I've heard this complaint a lot from neighbors whose kid moves up in an age group, new on the club, and so forth. They wonder why he doesn't play as much as his other age classification, and why others get more playing time then him. I also hear how competitive and talented he is for his new advancement, and no better or worse than his teammates.
"So why park the kid on a bench and let him take the field once out of five games or so?".I listen to a parent ask me.
As sympathetic as I'd like to be, I simply nod, acknowledge how the kid must feel, and then I look for a speedy exit stage right.
Well, beyond the seemingly unfairness of it all, there are solid reasons why a youngster, new to a club, will sit, and sit, and sit. Here are some of those reasons:
1. As coaching persuasions go, working with a known playing roster is hard to ignore. After all, as much as the intent of "everyone's plays", this can be a hard sell when stacked up against wins and losses.
2. Adult coaches can be judged unfairly by their adult counterparts, especially in close-knit communities, religious organizations, social and fraternal settings, and even worse with coaches are compared to their predecessors.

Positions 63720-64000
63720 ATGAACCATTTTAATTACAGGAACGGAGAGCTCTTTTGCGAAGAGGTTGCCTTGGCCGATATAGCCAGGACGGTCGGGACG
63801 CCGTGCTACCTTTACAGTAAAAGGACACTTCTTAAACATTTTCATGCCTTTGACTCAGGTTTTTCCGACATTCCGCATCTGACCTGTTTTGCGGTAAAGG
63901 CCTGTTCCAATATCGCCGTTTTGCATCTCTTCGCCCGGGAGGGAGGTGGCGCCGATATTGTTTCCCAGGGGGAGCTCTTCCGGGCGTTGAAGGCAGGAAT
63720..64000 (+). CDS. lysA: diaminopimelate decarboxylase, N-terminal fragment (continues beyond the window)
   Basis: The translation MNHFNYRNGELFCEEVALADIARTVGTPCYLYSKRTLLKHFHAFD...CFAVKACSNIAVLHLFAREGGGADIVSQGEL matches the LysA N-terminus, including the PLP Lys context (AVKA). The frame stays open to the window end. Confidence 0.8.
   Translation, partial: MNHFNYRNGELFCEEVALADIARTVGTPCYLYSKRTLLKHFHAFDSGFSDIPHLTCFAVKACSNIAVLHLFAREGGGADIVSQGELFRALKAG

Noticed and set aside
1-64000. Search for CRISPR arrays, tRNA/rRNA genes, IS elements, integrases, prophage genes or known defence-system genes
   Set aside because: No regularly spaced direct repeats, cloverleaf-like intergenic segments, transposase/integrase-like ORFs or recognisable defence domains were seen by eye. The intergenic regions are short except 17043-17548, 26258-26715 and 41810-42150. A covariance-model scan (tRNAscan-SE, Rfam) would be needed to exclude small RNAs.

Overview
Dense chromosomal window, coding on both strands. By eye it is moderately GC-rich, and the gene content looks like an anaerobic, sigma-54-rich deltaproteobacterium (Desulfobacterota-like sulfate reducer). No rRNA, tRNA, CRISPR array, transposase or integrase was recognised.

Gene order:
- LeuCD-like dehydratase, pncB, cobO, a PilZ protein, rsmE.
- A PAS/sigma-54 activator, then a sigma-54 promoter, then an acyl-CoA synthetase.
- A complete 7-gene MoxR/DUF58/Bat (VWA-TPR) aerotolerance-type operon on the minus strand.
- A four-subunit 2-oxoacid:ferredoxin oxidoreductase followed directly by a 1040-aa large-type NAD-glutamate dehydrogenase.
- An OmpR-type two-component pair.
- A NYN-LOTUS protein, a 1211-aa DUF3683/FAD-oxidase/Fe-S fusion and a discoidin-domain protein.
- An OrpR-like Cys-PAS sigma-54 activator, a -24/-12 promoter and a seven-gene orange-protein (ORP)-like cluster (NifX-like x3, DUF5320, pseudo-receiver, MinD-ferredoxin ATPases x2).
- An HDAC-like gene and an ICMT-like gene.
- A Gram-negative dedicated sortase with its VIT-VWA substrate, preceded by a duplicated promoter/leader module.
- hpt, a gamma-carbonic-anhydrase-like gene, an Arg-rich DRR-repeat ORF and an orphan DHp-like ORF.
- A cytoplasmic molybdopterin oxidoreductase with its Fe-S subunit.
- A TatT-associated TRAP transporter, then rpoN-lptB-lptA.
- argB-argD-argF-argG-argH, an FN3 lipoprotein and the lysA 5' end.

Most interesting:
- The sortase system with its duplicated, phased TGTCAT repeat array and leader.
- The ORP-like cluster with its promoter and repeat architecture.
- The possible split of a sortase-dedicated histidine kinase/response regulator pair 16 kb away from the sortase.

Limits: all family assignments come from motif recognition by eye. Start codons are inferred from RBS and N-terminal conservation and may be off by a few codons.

3. Parents and others can be very influential sometimes. Those that are perennial fixtures with a league or sponsor and impact who plays and who sits, a lot.
4. School baseball carryovers into summer leagues can be shoe in's for just about any spot, not to mention whether those players have abilities or not.
Aside from all that's been posted here, a new guy has to earn his stripes, make new friends, and put up with those that were there first. That's just the pecking order of things a lot of times. And as discouraging as this is, usually after the first season, being a familiar face does have it's benefits. So, be patient, be mindful of your chances the following season, and your proven track record once you do take the field.
Pitching is the most difficult spot to earn your tenure in this environment. But earn it you must. Just be mindful that someday, you'll be watching a new kid, sit where you use to sit, waiting his turn, while you hang out with the regulars at the other end of the bench.